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Control pasture weeds using fertilizer impregnation

The world of weed control in forage systems has seen some growth in the past decades. Where growers in row-crop systems have been patiently awaiting new products to hit the marketplace, forage producers have been blessed with new options. Along with the ability to consistently remove broadleaf weeds from pasture and hay fields comes the ability to apply those herbicides in cost-effective ways, such as dry fertilizer im­pregnation (DFI).

With DFI, a pasture weed-control product is coated onto dry fertilizer being applied to forage fields. The real advantage of this system is the herbicide’s residual control, which suppress espe­cially small or yet unemerged weeds. By allowing fertility and weed control to be applied simulta­neously, DFI can be a tremendous cost and time savings during a busy time of year for many of MFA’s diversified growers.

There are many advantages to this approach, but DFI still should be treated like any other weed-control system in forage production. Ex­pectations should be based on when the product is applied and how much coverage is attained. The best control will still be achieved with good coverage in a broadcast spray scenario. Control of emerged weeds using DFI is expected to achieve 60-70% of that of a well-timed broadcast appli­cation. The good news is that residual control of unemerged weeds is excellent.

Here are a few considerations when using weed control with DFI:

Coverage is king. MFA recommends at least 250 pounds per acre of dry product applied with herbicide. The more product applied, the more even distribution of the weed control active ingredient placement. Double spreading is also recommended to ensure good, even coverage.

Adjust timing. Optimal time for controlling summer annual weeds in pasture is later in the season than most grass fertilizer applications. On pasture, May is an ideal time to get the residual control in products such as GrazonNext HL or the newly released DuraCor for summer annuals. For good control on hay fields, timing should be closer to early April. These later-season applications generally influence production of more leafy matter in the grass stand, resulting in higher-quality forage. Weed identification is still critical when planning for application timing. Contact your local MFA for assistance with both weed ID and optimal timing for application.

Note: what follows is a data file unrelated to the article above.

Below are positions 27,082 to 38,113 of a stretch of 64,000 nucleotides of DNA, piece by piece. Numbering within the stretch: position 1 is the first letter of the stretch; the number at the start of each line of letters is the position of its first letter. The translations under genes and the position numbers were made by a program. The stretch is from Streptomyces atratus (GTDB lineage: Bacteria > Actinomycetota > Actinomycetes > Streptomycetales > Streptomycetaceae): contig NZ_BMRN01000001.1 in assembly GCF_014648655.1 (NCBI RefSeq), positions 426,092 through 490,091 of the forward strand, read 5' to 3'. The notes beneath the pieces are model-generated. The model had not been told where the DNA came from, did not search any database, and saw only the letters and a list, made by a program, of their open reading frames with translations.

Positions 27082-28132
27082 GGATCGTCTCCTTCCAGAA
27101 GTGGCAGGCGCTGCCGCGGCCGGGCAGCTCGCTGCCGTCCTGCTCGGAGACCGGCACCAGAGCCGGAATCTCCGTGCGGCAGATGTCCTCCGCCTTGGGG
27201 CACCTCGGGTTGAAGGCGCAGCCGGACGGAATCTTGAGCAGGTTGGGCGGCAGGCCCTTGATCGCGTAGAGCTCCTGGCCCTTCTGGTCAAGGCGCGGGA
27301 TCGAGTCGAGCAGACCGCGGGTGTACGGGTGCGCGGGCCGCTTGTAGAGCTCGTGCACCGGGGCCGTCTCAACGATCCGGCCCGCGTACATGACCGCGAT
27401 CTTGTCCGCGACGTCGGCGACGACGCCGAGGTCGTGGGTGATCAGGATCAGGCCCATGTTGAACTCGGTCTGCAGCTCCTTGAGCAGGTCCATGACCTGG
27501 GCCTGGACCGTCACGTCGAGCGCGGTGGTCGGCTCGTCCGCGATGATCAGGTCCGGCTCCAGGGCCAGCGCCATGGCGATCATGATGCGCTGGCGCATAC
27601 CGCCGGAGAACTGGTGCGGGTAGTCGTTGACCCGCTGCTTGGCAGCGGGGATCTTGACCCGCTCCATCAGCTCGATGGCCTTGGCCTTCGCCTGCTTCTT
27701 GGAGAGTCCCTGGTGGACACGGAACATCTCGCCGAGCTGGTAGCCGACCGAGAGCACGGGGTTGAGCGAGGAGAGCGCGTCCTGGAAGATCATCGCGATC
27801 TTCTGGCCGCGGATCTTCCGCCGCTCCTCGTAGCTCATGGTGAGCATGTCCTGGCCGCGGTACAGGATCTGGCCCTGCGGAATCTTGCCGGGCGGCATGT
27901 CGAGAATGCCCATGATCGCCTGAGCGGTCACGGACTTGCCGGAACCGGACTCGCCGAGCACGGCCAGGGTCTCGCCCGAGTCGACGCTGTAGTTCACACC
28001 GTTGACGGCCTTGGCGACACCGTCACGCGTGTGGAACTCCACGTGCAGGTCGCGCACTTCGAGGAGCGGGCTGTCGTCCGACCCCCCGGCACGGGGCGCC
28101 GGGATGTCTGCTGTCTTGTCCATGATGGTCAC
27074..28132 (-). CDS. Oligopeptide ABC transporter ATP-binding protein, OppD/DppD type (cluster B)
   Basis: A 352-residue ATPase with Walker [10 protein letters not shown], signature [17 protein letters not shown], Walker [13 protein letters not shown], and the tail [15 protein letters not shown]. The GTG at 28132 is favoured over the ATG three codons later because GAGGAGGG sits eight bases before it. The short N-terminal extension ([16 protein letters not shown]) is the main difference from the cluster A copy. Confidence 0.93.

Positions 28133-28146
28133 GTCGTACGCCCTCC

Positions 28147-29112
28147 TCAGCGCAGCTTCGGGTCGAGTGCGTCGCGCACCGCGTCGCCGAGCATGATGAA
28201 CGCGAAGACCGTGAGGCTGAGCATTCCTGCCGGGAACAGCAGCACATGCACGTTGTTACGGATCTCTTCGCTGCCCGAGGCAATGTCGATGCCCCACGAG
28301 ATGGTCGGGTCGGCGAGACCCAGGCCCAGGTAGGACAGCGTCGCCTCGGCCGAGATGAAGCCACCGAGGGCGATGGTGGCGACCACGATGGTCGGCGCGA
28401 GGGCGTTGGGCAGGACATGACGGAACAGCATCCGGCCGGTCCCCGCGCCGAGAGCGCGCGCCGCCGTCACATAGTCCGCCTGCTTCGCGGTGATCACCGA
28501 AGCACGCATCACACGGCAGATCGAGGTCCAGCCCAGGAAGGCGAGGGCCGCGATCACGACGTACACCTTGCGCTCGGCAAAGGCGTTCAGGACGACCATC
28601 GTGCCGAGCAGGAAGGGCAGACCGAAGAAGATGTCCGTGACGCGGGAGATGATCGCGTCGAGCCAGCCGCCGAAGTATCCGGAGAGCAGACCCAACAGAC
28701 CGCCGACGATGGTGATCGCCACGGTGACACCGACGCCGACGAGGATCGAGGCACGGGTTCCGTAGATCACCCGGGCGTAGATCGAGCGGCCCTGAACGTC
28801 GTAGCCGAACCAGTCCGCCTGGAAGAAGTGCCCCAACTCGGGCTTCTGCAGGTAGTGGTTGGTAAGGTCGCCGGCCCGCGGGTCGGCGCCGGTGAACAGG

When looking at fertilizer applications later in the season, think about the growth curves of cool-season grasses such as fescue. Nitrogen uptake is winding down by May or June, so an application would be a great chance to catch up on some P and K based on needs identified in soil samples.

Advance the system. With land costs continuing to be high, maximizing the acres you currently operate remains critical to the economics of profitable forage production. Weed control is a good first step. Continue to move your forage growth forward by address­ing fertility based on soil sample data, leaving residual forages to allow for faster regrowth, and diversifying your grass species to take advantage of hot, dry summers.

MFA is excited to be offering dry fertilizer impregnation at many of our locations this year. We think it’s an efficient way to manage weeds on acres that may have not had such control in the past. If you’re interested in pasture weed control this season, contact me or your local MFA for the product and system that will work best for you.

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